Saturday, December 10, 2005

Jan Szczepanski: collecting for the world

The Directory of Open Access Journals has a page for Special Thanks to the volunteer contributors of journal titles. One special contributor is Swedish OA Librarian Jan Szczepanski, who has the world's longest list of OA journal titles in the world that I'm aware of - as of the beginning of December 2005, 3,948 titles and 757 retrodigitized titles, for a total of 4,705.

Jan, in turn, recognizes the help of his many friends from around the world. Collecting and organizing all the bibliographic information to connect everyone with all the free e-journals is a major undertaking; something that no individual or single library could do individually - but we can do it, if we work together. More help is needed!

John Kjellberg has created a web page for links to Jan's lists of OA journals in Word, Excel, or Open Document Format.

Jan was kind enough to write me an e-mail about his work; even though this was not meant to be organized for formal publication, I liked it so much that it is posted below pretty much as it was written (with Jan's permission). Some highlights: after decades of experience in acquisitions in humanities and social sciences, Jan began collecting free e-journal titles in the late 1990's, inspired first by an important journal he could not purchase, then through a study which uncovered just how many free e-journals there are. From the beginning, Jan has been supplying his list of titles to DOAJ. In May 2005, Jan decided to go public with his own list, for several reasons: DOAJ is a bit slow at adding titles (no doubt due to the vetting process); the main focus of the open access movement is STM, so that many important OA developments in humanities and social sciences do not get as much attention; and, in the UK, misinformation about the extent of open access has been presented to the government, in relation to the RCUK position on open access.

In Jan's words:

Background 1998-2004

Do you remember the ads for Postmodern Culture in the early 90's? The journal was not available on paper! I wanted to buy this important journal but couldn't. I never forgot that.

In 1998 I made a study for the library on how many free e-journals existed and what was the worth. In the beginning of 1999 we presented a report. By we I mean some memberts of my staff at the Department of Humanities, where I was Head at the time: Gun Fridell, Gunnar Holmlund, Lise-Lotte Larsdotter and Martin Oxelqvist.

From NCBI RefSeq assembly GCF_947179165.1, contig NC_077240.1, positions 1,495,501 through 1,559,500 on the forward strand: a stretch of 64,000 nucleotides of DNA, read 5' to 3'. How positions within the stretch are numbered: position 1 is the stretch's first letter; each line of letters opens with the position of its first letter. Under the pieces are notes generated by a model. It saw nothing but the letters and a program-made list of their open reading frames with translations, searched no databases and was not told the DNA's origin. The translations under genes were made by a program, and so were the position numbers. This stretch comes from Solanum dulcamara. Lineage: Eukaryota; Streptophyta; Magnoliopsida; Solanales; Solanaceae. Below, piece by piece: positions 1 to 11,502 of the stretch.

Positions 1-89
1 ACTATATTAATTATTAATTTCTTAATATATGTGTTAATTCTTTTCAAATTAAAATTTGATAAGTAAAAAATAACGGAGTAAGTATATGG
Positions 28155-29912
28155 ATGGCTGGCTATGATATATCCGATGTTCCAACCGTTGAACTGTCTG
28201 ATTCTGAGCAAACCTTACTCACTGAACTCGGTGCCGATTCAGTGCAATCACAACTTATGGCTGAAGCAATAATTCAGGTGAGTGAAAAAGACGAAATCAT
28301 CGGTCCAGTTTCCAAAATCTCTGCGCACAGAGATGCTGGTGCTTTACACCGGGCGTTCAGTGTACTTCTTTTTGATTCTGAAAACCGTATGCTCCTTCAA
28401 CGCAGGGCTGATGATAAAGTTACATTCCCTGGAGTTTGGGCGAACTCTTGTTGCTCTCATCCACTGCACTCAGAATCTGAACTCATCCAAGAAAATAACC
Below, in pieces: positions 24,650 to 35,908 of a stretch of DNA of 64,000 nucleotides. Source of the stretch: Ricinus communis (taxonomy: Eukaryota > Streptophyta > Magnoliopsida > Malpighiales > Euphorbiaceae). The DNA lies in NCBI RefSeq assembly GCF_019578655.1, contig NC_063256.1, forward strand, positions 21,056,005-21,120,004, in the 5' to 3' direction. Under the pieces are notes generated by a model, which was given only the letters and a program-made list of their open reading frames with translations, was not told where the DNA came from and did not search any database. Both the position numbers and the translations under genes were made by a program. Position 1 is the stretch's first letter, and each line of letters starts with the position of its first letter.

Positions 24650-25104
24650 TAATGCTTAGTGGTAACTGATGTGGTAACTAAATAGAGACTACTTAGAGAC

We made a study in two areas, music and philosophy. We found that the amount of free e-journals was impressive and of high quality, well worth collecting.

Since then I continued collecting free e-journals in the humanities. In January 2002 the library had created a local database for electronic journals and I started to put also the free e-journals there. At the end of 2002 I had included over 300. In December that year I checked the statistics. They had been used 7.500 times, that is 25 times in avarage. This was impressive so I continued collecting.

During 2003 I included 800 more living titles and 400 retrodigitalized titles. Now the statistics showed that free e-journals had been used 28.000 times in total, 18 times per title in average.

During 2004 I found 864 new titles to add and now I had totally 2.420. I got the impression that there were more titles than ever and it was very easy to find new nice titles. Now I included even journals in social sciences, geology and mathematics. The statistics figure had now risen to 50,051 and the average figure to 2,068. I was pleased with myself.

Mathematics was added just for fun. I wanted to get the feeling for the other side of scholarship. (I have read Snows book on the two cultures).

Everything exploded during 2005. In 2004, I had collected 2.400 titles I have now in the beginning of December 2005, 3.948 titles and 757 retrodigitized titles, totally 4.705.